Lord Ackner: Your Lordships have been most patient and must, by now, be very hungry. I wish to say only that nothing in my proposal in any way suggests that there should not be amendments. Clearly much
[*The name of a Lord who voted in both Lobbies has been removed from the voting lists.] Resolved in the affirmative, and Clause 91 agreed to accordingly.
The noble and learned Lord said: My Lords, as your Lordships know, following suspension on 15th October, Section 1 of the Northern Ireland Act 2000 came into force. By virtue of the schedule to that Act there is a power to legislate by Order in Council. That power was limited to the first six months of suspension but can be extended for a period of six months at a time. The House agreed an extension in April. This second order, therefore, provides for a further renewal of these powers for six months from 14th October 2003.
A number of your Lordships who have an interest in Northern Ireland made very firm representations, to which I hope I paid careful attention, that we need a sensible period of time to be able to reflect on and discuss, if necessary informally, new legislation before it comes before Parliament as an Order in Council.
We have done our very best, where practicable, to allow a twelve-week consultation period, as I promised your Lordships earlier, for new legislation before it is laid before Parliament as an Order in Council. As your Lordships know, that has already been done in respect of proposals for draft orders on employment and partnerships, and similar consultation is underway with draft legislation on gambling and licensing. Such an approach will give your Lordships ample opportunity to influence legislation before it is finalised. I recognise that many noble Lords will regard this further continuance as a regrettable necessity; a necessity I suggest it is. I beg to move.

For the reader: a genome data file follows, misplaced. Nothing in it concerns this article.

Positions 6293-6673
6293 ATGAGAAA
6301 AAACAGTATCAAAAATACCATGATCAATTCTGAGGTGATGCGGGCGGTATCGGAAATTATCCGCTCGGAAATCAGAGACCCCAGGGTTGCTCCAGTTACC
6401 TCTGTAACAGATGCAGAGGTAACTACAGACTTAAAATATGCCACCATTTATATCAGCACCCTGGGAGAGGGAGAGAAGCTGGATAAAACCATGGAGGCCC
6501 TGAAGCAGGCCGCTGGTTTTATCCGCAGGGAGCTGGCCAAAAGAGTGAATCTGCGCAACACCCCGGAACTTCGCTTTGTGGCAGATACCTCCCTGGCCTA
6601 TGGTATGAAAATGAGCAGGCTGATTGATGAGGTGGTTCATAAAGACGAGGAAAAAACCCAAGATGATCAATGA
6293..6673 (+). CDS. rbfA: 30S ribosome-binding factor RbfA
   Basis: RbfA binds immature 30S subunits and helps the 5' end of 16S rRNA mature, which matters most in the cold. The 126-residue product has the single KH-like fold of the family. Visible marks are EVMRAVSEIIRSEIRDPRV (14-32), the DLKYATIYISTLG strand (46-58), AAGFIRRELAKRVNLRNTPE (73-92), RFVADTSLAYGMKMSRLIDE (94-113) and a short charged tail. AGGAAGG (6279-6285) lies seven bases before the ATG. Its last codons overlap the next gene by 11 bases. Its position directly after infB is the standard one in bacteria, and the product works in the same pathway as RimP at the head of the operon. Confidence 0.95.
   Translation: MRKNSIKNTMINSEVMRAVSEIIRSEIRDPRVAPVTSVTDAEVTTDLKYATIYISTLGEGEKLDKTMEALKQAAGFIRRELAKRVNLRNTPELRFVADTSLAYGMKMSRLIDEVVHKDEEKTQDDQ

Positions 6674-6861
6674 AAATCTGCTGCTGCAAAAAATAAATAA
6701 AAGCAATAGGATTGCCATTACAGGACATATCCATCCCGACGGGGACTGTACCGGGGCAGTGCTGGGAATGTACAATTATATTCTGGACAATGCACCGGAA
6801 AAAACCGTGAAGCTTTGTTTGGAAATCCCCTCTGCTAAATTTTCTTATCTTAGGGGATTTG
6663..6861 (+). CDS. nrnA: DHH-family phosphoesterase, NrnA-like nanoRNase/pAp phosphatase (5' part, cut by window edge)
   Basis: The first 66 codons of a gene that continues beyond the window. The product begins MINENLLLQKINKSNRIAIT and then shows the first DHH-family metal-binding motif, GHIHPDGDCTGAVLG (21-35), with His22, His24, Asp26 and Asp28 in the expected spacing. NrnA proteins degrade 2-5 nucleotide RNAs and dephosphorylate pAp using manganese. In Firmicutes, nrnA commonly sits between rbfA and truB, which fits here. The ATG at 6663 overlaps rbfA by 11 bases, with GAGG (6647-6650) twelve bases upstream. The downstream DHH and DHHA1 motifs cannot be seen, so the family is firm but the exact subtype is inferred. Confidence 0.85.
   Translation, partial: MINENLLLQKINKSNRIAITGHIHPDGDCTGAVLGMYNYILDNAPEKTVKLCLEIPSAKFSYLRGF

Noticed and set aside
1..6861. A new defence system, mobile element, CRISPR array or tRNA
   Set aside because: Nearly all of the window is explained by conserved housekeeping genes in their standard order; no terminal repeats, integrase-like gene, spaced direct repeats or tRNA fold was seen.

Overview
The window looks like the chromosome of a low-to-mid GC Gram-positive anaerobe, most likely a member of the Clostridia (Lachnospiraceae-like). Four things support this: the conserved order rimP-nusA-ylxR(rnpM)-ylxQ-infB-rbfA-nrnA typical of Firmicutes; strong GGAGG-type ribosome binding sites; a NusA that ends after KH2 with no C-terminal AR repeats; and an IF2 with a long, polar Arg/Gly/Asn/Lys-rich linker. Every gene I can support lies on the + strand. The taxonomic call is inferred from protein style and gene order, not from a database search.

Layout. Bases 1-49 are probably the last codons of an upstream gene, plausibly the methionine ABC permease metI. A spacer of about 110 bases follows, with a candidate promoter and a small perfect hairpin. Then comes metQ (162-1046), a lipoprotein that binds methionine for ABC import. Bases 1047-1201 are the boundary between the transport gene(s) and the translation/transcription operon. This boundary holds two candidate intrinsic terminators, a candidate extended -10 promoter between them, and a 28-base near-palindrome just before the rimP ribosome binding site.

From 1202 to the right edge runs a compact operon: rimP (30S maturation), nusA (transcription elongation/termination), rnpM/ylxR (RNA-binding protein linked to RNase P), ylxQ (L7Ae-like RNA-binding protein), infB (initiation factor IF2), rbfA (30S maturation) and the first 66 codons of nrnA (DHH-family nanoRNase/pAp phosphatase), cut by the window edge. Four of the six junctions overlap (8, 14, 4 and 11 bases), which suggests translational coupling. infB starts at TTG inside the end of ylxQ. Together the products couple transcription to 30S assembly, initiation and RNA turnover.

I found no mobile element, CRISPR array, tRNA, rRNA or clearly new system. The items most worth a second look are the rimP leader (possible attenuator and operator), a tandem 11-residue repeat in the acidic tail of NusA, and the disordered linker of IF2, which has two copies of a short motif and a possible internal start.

Viscount Bridgeman: My Lords, we accept that this is a consequential effect of the suspension of the Assembly. We express our thanks and appreciation to the Lord President of the Council for giving us this substantial consultation period. We have no objections.
Baroness Harris of Richmond: My Lords, we too thank the noble and learned Lord the Leader of the House for the consideration he has always shown in matters concerned with Northern Ireland. However, for the second time we find ourselves having to renew this order. It is most unfortunate that we have to do so. It is our fervent hope and expectation that this will be the last time we have to renew it.
The order runs to 14th April 2004. Long before then we anticipate that elections will have been held and that the Assembly is once again sitting in Northern Ireland and dealing with its own devolved legislation.
As my noble friend Lord Smith of Clifton reminded the House last Friday, we on these Benches supported the Government's case, albeit reluctantly, to postpone elections in the spring of this year. We gave fair warning then and subsequently that we would not be willing to do so again. Can the noble and learned Lord give us any idea when those elections might be called? It is vital that we are able to give all the people of Northern Ireland hope that very soon they will once again be able to manage their own affairs without having continually to look towards Westminster.